We are discovering that rule by the military council is a carbon copy of Mubarak's regime. Mubarak's aim was to stay in power and ensure that his son succeeded him. Although the military council was happy to end this succession plan and declare itself protector of the revolution, everything it has done in the past year has been to contain and abort the revolution and change it into a mere coup. The ruler may have changed but the system remains as it was.

The military council made an alliance with the Muslim Brotherhood to benefit from the movement's popularity, and in return it helped them win a majority in parliament. The military council set the rules for the elections in a way that helped the Brotherhood win. The supreme electoral commission did nothing to stop electoral abuses, committed by the Brotherhood and the Salafists, and in the end they received the result the military council wanted for them. These elections may not have been rigged but they were definitely unfair.

The Egyptian revolution has fallen between the hammer of the military and the anvil of the Brotherhood. The military want to abort the revolution and stay in power behind the scenes, while the Brotherhood wants to obtain power at any price.

As for the crimes, can the current People's Assembly investigate General Hamdi Badeen, the commander of the military police, for the brutalities his troops have committed, all of which have been photographed and recorded? Can the People's Assembly withdraw confidence from Prime Minister Ganzoury or even from the Interior Minister? After the Port Said massacre, which was despicably planned to take revenge on the young revolutionaries who are members of the football Ultras, the military council merely sent a fact-finding committee that made no mention of the fact that the military police were present during the massacre and did nothing to save the victims but only pinned the blame on the security forces, the football federation and the spectators?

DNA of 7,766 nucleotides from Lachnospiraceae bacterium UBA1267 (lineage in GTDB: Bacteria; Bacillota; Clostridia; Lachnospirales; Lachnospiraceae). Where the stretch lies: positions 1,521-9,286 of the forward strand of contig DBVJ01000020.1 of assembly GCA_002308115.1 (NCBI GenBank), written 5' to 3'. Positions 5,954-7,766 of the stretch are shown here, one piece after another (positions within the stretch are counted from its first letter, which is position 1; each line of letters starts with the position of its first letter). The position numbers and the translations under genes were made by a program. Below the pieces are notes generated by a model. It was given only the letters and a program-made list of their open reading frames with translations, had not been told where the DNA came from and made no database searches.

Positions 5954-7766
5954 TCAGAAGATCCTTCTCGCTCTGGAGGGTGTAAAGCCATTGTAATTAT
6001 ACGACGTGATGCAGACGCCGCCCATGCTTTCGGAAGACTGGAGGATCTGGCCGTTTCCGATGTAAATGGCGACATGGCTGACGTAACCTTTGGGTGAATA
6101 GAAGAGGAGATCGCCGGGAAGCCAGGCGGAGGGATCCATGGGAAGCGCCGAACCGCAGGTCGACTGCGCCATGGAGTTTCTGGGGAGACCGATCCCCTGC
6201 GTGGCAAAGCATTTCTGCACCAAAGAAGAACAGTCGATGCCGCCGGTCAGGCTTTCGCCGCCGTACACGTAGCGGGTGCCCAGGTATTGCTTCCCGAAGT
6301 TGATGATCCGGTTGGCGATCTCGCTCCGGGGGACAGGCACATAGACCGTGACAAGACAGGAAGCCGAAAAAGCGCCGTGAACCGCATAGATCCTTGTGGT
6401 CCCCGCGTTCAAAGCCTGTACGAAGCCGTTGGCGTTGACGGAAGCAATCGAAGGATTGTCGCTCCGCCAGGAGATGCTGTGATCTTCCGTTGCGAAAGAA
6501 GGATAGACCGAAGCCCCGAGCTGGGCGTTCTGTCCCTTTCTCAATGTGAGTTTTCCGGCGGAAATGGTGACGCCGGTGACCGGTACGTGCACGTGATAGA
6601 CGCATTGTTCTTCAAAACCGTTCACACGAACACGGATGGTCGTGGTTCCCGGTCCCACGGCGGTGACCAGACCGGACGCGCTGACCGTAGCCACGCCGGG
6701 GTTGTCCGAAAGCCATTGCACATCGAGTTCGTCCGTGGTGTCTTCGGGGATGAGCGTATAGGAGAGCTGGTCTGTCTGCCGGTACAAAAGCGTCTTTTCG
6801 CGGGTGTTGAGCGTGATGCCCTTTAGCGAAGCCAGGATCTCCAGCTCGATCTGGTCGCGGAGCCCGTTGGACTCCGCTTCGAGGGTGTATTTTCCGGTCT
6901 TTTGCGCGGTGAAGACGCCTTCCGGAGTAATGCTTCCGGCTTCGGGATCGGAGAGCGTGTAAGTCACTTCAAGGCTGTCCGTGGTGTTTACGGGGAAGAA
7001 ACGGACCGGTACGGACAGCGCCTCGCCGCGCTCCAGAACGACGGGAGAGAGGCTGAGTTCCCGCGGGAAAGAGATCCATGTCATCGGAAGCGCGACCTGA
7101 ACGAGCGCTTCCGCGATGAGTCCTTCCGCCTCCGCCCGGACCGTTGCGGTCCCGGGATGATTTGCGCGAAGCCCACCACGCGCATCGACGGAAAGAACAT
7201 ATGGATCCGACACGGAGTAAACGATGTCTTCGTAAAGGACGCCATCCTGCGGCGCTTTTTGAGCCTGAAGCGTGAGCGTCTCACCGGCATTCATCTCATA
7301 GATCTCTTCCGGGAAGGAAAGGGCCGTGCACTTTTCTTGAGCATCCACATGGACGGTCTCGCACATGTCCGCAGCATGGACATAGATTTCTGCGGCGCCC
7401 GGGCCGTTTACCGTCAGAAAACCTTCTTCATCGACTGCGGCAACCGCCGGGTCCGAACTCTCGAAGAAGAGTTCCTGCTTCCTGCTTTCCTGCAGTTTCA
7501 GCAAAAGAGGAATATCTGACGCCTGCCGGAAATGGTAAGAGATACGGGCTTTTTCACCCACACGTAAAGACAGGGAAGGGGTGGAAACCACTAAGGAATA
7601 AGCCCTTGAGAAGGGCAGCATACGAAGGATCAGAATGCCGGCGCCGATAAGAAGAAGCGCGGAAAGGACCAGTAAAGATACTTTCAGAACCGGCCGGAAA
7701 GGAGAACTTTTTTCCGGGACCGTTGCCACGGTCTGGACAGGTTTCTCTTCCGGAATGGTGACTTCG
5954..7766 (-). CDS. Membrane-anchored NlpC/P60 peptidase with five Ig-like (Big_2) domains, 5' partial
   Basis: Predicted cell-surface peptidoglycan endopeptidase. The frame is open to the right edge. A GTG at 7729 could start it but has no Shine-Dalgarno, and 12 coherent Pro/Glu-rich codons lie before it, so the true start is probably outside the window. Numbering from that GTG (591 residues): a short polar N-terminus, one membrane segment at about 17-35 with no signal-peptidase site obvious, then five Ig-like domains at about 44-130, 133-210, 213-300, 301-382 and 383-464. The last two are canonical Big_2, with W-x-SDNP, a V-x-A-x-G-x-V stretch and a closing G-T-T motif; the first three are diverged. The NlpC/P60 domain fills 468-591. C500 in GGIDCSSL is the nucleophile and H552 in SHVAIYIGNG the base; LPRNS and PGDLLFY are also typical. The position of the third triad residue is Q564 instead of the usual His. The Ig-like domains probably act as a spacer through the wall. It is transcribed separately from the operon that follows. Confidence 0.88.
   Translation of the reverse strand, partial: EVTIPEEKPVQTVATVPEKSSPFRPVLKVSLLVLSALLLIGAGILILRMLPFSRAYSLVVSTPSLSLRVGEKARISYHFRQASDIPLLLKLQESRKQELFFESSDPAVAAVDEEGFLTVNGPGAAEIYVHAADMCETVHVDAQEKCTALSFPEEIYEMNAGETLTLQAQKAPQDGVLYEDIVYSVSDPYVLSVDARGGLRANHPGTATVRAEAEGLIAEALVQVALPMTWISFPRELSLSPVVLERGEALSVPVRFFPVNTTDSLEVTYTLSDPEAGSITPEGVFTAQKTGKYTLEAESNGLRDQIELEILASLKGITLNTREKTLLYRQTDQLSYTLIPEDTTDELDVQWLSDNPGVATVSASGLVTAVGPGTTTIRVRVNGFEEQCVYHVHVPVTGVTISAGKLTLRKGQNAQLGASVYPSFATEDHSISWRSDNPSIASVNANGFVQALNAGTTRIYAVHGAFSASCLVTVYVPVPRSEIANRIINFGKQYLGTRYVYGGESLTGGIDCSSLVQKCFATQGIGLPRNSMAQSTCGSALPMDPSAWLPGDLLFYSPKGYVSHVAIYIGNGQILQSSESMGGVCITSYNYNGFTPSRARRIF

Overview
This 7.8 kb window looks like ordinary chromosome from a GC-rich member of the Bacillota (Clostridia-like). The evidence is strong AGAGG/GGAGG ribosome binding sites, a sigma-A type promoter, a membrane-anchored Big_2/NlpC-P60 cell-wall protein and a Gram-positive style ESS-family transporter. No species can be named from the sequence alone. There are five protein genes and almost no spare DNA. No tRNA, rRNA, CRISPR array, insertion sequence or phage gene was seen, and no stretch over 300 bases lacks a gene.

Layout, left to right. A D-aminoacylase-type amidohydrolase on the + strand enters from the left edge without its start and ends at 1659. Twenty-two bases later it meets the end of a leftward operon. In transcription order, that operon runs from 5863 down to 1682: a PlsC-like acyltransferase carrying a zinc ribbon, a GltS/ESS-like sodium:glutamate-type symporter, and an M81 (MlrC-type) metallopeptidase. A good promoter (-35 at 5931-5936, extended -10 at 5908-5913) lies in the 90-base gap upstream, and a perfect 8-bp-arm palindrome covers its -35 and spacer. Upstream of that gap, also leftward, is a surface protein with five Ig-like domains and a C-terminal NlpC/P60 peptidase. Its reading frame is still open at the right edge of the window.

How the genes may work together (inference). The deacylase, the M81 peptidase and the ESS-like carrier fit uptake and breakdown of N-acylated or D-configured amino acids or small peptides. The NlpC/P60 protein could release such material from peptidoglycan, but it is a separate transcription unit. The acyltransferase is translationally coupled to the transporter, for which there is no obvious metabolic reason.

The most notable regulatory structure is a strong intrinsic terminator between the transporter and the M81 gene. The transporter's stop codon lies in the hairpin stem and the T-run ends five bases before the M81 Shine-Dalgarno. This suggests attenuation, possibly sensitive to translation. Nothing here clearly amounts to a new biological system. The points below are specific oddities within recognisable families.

All the signs indicate that the People's Assembly cannot cross the lines set by the military council. There are some members of parliament (liberals and Islamists) who are trying hard to take the right positions but the majority belongs to the Muslim Brotherhood. Meanwhile, the military council has kept all the officials affiliated with the Mubarak regime: from the judges who supervised the faulty elections, to the public prosecutor, as well as the head of the government's audit bureau, the governor of the central bank and the senior police officers who killed and dehumanized Egyptians. Newspapers have reported that former Interior Minister Mansour Eissawi gave a secret order to pay large sums of money to officers accused of killing demonstrators, in order to raise their morale. So while the families of the victims were demanding revenge, the interior minister was paying rewards to the killers.